It is not hard to narrow down the reasons why I come here. The remoteness of this steeply cliffed shore comes to mind. The lake’s cold breeze offers a reminder of not only winter but the temperature my body longs to share. However, the detailed and rich accounts of the exceptional, such as Virginia Woolf, going through with what my heart wants is ringing most true today. The thought of lining my pockets with stones and letting go is only met with the impending despair that will fall upon my mother.

My sweet mother, who wished for a child and a best friend in a daughter, now only mirrors my pain in her eyes whenever we meet or see each other on our screens. Those brilliantly pale blue eyes haven’t aged since I was a child. Yet where another passing year adds wrinkles of wisdom to her ever failing body, all I see in the mirror is another layer of uncherished patina.

“And how are you,” she often asks whenever our time together comes to an end. Her posture telegraphing my true answer as I reply the now accepted untruth.

These responses range from “I’m fine” on normal days to “I’m really good mom” on days when I manage to leave my apartment without too much of a struggle.

“Okay honey, please take care of yourself,” she says in code. She really means to say thank you for still being with us. Us.

I wonder if she is fully aware that her presence is all that is keeping me here. The presence of a deeply caring single mother is the only guardrail left on my commute in this life. Thankfully, I inherited her bleeding heart. Thankfully, I did not inherit anything outwardly resembling my absent father. Thankfully all his genetic features proved as cowardly as himself, but his demons reign within.

Those demons are the gifts which attracted my mother to him. Brooding and volatile, my mother fell in love with his complex view of the world and desperately wanted to help him. His “gifts” make every interaction with a familiar stranger a journey paved by outward hope and an inward medley of circular despair. After thirty-seven years, I still cannot let them down easily or even immediately. One part is hopeful that I can find a companion to lessen the pain. One part is hopeful that I can lessen their pain. If only to feel the warmth of the solace, I have not felt since I was a child.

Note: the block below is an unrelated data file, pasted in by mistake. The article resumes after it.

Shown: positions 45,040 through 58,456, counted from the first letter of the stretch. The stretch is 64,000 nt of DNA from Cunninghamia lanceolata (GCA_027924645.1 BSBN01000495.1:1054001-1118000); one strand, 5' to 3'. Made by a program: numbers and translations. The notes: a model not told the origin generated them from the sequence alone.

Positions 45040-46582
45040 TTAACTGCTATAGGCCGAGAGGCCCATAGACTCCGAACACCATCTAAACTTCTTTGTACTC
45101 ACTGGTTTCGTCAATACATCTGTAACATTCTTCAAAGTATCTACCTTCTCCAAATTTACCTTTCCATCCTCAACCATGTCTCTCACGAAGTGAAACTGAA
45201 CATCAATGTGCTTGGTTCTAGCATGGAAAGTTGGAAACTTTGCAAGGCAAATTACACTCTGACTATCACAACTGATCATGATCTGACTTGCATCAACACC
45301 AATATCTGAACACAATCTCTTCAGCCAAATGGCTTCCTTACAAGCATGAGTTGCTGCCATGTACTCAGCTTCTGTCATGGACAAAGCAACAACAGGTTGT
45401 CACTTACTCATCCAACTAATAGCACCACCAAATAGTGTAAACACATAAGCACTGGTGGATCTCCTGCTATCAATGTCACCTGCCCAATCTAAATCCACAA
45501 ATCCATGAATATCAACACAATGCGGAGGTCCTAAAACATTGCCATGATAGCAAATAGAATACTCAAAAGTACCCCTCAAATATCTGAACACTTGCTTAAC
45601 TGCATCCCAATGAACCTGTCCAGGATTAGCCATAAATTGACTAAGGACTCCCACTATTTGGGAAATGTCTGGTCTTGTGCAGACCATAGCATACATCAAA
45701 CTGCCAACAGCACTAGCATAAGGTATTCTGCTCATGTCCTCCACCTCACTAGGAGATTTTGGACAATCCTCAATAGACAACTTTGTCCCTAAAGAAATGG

A smile is reinforced with repeated attempts at eye contact. Sometimes a sheepish hello or attempt to connect is made. The more brazen who attempt a slight grazing of my hand is met with an inward violence that goes unseen to them. I retreat to the dark place which many children often retreat to. This is the staircase behind the suitcases which brought the roaming, abusive elder to their home. To the evergreen series of bushes behind a neighbour’s house, which offered refuge from the local maundering marauders dressed in costumes as drug dealers. The same bushes that, on more than one occasion, had a weapon violently discarded into after a recent crime. Feeling the small dent in my left shin, I am reminded of the bent crowbar that said, “we see you back there. You’re not clever or safe. We’ll return for you later.”

Recently, while waiting for a co-worker to return from the washroom at the bar near our office, I shared my inner thoughts and where I retreated when an older man made his advance. The sheer look of fear which overtook his face was actually preferable to the usual look of self-pity as they take my rejection personally. Taken as a personal failing rather than the favour that it is. My inherited bleeding heart cannot endure inflicting this misery onto yet another person.

Yet this misery has been weaponized as of late. As my body ages and slowly weakens, my endurance in keeping back this newly formed rage is letting go. Is it possible that my mother’s bleeding heart is running dry, and all that remains is a wish to forcibly relate to everyone on my level? Will this rage eventually turn inwards?

I suppose it is for the best that my mother’s health is failing us. With every hospital visit, I pick out another jagged rock to line my pockets.